Three-Dimensional Cardiac Anatomy and Function in Heart Disease in Adults: Initial Results With the Dynamic Spatial Reconstructor

LAWRENCE J. SINAK, ERIC A. HOFFMAN, ROBERT S. SCHWARTZ, HUGH C. SMITH, DAVID R. HOLMES, ALFRED A. BOVE, RICHARD A. ROBB, LOWELL D. HARRIS, ERIK L. RITMAN

Research output: Contribution to journalArticlepeer-review

12 Scopus citations

Abstract

The dynamic spatial reconstructor, or DSR, is a unique high-speed volume-imaging x-ray scanner based on computed tomographic principles. In this report, we present data obtained from the first feasibility DSR studies of adult patients with heart disease. Information from three patients—one with hypertrophic obstructive cardiomyopathy, one with calcific aortic valvular disease, and one with a left ventricular aneurysm—is described in detail. The mean DSR scanning time for each patient was 20 seconds, and the mean total irradiation to the sternum was 15.3 R. Transverse cross sections were reconstructed and then retrospectively reformatted to provide operator-selected oblique sections in space (for example, long-axis and short-axis sections of the left ventricle), to follow these sections through time (such as from end-diastole through end-systole), and to create three-dimensional displays (for instance, of the left ventricular chamber). Unique quantitative measurements of structure and function were made by using these images. For generation of most imaging data, only one injection of contrast material into the right side of the heart is necessary. Clinically useful three-dimensional dynamic imaging data can be acquired from adult patients with heart disease by using the DSR. Compared with conventional angiocardiography, DSR studies can provide information with less x-ray exposure and fewer angiographic injections.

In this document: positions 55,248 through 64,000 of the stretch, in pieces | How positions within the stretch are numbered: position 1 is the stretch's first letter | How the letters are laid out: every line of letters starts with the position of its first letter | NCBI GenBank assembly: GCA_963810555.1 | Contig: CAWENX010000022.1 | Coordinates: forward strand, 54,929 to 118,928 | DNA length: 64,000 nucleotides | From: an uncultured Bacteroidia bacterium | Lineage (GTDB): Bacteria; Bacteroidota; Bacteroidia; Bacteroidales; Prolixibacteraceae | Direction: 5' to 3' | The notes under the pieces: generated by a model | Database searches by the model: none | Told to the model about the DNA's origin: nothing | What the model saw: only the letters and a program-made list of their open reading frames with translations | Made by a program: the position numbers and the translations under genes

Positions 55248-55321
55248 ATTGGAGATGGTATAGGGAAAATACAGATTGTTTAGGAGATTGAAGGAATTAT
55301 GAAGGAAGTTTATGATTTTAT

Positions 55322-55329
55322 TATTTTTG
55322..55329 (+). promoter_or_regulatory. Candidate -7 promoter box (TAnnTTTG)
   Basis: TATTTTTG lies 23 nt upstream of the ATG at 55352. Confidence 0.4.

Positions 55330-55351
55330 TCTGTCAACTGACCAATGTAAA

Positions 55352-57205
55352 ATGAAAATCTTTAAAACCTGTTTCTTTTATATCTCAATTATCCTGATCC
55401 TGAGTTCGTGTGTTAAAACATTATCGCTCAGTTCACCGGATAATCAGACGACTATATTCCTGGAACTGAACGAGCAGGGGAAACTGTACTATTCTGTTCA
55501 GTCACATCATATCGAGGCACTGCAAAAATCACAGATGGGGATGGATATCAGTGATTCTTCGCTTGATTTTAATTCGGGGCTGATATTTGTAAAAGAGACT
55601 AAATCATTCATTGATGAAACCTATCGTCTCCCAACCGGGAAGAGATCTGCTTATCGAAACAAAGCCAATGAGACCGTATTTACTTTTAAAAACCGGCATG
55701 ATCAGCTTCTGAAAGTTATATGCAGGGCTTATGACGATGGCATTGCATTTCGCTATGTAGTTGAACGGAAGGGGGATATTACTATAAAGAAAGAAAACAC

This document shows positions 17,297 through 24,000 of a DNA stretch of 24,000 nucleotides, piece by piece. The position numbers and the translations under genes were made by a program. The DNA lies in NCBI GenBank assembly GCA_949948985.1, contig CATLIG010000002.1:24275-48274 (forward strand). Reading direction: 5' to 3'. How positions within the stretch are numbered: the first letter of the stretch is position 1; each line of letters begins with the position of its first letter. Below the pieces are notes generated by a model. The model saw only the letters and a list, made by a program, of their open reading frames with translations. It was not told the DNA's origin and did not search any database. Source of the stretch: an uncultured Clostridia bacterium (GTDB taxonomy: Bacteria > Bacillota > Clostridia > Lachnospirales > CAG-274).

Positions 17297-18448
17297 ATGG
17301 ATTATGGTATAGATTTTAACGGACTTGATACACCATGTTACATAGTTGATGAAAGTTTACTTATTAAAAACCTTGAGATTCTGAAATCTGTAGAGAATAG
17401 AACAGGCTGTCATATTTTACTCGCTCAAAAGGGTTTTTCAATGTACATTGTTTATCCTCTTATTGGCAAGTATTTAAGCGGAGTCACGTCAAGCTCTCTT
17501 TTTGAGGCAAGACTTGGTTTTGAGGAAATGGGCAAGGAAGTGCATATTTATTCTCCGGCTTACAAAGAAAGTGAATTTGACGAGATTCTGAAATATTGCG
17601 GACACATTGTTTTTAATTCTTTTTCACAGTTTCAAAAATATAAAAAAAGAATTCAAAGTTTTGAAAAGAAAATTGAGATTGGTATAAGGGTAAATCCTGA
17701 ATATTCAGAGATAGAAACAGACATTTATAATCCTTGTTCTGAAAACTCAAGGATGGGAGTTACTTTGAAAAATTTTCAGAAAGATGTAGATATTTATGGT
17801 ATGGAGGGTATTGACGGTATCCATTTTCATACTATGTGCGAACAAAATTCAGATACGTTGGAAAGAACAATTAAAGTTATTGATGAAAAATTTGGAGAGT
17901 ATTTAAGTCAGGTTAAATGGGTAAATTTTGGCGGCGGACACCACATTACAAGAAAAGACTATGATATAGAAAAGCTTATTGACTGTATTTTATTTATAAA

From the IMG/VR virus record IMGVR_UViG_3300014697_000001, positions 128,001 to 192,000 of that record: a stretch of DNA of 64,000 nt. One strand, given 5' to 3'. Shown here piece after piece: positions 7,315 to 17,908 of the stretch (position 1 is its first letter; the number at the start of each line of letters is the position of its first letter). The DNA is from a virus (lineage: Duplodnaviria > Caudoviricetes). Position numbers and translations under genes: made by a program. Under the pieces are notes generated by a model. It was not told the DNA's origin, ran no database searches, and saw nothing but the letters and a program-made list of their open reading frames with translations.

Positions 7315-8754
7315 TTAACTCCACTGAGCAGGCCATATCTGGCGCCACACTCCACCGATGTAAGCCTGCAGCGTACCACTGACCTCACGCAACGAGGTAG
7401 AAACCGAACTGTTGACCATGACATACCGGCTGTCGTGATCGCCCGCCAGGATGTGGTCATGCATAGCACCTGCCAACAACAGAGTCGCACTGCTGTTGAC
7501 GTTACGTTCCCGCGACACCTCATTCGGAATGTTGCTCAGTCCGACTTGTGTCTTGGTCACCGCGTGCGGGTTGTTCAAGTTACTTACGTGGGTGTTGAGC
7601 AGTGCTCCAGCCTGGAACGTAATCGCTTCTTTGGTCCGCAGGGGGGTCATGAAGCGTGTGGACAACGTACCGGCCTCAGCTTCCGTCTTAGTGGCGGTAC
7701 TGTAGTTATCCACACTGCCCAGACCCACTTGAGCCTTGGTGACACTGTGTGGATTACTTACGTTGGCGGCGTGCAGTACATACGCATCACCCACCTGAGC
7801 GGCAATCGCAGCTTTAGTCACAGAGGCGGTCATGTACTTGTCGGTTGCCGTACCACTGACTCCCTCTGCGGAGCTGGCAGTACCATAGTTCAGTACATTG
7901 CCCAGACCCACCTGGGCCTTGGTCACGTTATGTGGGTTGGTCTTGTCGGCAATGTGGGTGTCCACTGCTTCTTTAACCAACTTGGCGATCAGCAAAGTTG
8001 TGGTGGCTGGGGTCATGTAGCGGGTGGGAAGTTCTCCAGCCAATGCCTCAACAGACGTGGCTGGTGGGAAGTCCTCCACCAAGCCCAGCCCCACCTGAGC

Original languageEnglish (US)
Pages (from-to)383-392
Number of pages10
JournalMayo Clinic proceedings
Volume60
Issue number6
DOIs
StatePublished - Jan 1 1985

ASJC Scopus subject areas

  • Medicine(all)

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